Directly paying for, say, an employees healthcare is having it separated out as a line item on a bill.

Indirectly paying for it is where it is smushed in with the bill.

As for charging the 4%. there is no inconsistency at all. Diners should not be charged an additional 4% for something that employees should be paying for themselves. But if the law wrongly imposes that on restaurants then they absolutely should draw attention to that extortion by itemizing it.

And especially since diners then have the simple option of reducing the tip by 4% to leave themselves flat.

Posted by Guest on Apr. 28, 2013 @ 11:24 am

wages and/or benefits, so you are already paying for it . A decent owner would raise the prices by 4% --which I am sure you can afford because you always brag here about how much money you have-- and not attempt to create hostility towards workers which is exactly what you, it appears willingly, are playing into. If you object to it so much, just don't go those restaurants, as there are not as many charging the 4% as you earlier claimed and that you are totally wrong about.

At this point, your just bitching and spewing out a lot of gas. (A lot like Lucreita and anon.) But what type of moron goes to a left-leaning newspaper, claims that it is biased --no shit, the Guardian makes its political ideology blatantly apparent,-- and throws a fit about this stuff on a regular basis? Like the moron (you?)who protested that there was no obituary for Margaret Thatcher here. Do you go to McDonalds and ask for a Whopper? And you protest that people accusing you of trolling.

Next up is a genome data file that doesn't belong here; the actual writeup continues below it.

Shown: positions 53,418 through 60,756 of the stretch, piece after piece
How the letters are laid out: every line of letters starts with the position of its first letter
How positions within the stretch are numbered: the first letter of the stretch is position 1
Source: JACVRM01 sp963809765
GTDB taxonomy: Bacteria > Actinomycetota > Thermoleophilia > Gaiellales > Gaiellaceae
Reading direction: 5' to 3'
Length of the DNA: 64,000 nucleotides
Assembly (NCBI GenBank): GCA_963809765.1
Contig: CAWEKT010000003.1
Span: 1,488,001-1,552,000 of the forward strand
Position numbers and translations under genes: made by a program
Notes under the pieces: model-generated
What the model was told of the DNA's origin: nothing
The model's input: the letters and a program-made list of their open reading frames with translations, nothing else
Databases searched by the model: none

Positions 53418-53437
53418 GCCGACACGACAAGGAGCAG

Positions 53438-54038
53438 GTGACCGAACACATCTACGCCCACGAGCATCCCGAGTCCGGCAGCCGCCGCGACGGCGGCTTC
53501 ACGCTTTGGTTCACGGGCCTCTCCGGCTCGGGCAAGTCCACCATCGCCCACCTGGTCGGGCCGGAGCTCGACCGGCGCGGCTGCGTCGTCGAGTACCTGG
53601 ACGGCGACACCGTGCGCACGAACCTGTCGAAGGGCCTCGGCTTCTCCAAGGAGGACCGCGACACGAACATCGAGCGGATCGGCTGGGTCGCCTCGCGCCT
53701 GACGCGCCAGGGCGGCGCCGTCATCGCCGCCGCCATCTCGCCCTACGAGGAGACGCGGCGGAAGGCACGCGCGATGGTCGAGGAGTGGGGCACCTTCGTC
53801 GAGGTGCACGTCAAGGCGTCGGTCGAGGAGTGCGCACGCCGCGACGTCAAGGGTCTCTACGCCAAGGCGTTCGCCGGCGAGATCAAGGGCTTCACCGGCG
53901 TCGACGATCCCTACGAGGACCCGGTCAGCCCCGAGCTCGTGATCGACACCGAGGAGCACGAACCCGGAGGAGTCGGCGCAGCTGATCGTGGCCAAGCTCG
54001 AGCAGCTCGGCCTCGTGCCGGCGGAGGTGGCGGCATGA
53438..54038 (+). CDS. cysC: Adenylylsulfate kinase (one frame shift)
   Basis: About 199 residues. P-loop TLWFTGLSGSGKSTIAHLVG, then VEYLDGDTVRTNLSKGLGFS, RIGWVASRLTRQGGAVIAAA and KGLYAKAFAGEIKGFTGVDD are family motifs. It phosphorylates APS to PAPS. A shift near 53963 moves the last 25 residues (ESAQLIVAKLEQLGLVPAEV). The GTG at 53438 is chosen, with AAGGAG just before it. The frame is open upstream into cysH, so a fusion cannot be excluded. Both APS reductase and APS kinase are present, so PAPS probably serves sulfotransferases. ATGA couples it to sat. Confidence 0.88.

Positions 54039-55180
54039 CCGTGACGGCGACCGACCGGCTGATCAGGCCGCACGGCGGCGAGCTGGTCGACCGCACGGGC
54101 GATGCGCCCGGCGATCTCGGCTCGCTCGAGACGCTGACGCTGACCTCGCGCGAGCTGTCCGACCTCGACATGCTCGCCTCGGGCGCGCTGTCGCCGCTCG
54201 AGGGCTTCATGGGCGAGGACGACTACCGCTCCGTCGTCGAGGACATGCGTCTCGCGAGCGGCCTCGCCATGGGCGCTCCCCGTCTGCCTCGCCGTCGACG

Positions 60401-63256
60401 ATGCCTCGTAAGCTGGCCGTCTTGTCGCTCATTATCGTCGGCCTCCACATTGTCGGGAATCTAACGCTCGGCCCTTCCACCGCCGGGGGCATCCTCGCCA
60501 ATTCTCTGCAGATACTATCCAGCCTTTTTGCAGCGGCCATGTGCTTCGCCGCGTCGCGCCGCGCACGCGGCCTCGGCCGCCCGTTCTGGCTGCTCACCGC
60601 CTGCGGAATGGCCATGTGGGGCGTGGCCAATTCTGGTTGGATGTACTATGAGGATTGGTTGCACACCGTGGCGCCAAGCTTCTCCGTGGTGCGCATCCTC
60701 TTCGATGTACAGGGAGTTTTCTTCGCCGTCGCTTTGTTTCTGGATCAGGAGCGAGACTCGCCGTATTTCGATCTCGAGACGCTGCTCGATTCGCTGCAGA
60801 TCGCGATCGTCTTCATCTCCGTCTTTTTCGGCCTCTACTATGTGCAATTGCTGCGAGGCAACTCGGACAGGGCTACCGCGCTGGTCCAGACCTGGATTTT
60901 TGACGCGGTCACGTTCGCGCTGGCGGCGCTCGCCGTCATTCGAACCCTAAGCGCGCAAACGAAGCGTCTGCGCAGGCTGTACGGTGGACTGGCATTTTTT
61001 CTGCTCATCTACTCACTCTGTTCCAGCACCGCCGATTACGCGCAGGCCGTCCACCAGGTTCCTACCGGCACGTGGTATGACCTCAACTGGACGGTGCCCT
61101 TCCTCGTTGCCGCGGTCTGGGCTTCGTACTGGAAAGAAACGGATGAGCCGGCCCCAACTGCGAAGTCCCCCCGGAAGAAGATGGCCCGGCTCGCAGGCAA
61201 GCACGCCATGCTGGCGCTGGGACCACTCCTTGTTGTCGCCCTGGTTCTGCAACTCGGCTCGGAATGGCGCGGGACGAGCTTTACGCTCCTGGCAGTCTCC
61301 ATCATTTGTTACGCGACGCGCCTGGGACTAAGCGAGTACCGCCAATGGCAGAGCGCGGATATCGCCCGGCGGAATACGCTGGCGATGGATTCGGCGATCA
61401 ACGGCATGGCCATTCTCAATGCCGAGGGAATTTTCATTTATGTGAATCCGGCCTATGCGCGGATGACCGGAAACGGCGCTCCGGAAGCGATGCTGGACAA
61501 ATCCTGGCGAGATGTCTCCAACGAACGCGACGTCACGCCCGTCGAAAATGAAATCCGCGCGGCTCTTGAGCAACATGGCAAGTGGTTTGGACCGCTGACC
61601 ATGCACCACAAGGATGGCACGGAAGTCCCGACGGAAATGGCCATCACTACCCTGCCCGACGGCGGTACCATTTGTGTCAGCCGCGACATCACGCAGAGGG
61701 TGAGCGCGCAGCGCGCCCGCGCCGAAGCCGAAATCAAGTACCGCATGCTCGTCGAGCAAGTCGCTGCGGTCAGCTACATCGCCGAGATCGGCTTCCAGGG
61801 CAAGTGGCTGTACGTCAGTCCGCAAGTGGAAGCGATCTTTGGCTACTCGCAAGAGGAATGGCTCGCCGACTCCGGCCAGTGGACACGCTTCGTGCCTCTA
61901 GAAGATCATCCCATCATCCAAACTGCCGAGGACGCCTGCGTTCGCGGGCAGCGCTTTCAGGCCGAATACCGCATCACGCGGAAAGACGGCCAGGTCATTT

As much as you, Lucerita, anon, et al take dumps on this paper and its readers, it simply amazes me that the editors here don't ban you. It is very evident that the editors here can suffer fools more gladly then me. Hope you blew a wad getting this reaction out of me, and now please continue to piss in the wind here, allowed by the graciousness of the hosts you so pathologically despise.

Posted by Michael W. on Apr. 28, 2013 @ 1:34 pm

I envision you as a San Francisco Ignatius Reilly:

a fat blowhard, not nearly as smart as you think you are, uncultured, rude, bombastic and cheap.

yup, I'm sure that restaurant was really sad that you never came back

Posted by Guest on Apr. 26, 2013 @ 2:17 pm

I'll take it as a compliment since such attributes would make me a far, far, far better person than any kind of SFBG forum corporatist troll.

Posted by lillipublicans on Apr. 26, 2013 @ 3:09 pm

No one cares about your petty life.

Why is everything with progressives about their emotions of the now?

This is the product of the participation culture of the left, everyone gets a ribbon, everyone is a winner and their moronic opinions are earth rattlingly deep.

Posted by Matlock on Apr. 26, 2013 @ 6:22 pm

who so gracefully flies free from the constraining limits of facts.

Here, Matlock transcends reality in a way which is a wonder to behold, and in particular it should be noted that chaff of this sort can have not one whit of bearing to that which it purports to be a response. It is *truly* amazing.

Posted by lillipublicans on Apr. 26, 2013 @ 7:27 pm

Has anyone refused to pay it?

Obviously you can just deduct it from the tip. But it seems to me that the fee can only be advisory if it is not reflected in the cost of the menu items.

Posted by anon on Apr. 26, 2013 @ 8:13 am

action here is laudable, every time I hear of him now I think of his inexplicable acquiescence to the Ed Lee's connivance in the Mirkarimi matter; I'd like to hear Herrerra's own account of how his office's 2012 policy with regard to "official misconduct" (not pertaining to official acts in office) came to conflict so eggregiously from the previous policy as delineated by former Ethics Commissioner and Chairman Paul Melbostadt's account of what it had been since the inception of the program and well into Herrerra's own tenure as City Attorney.;_ylt=A0oGdSjgvXpRmh0AwsRXNyoA?ei=UTF-8&fr...

Without Herrerra being able to explain his apparently naked political calculation in regard to the attack on Mirkarimi -- and by extention the people's right to elect the sheriff of their choosing -- everything the man does must be seen in a political light.

Posted by lillipublicans on Apr. 26, 2013 @ 9:59 am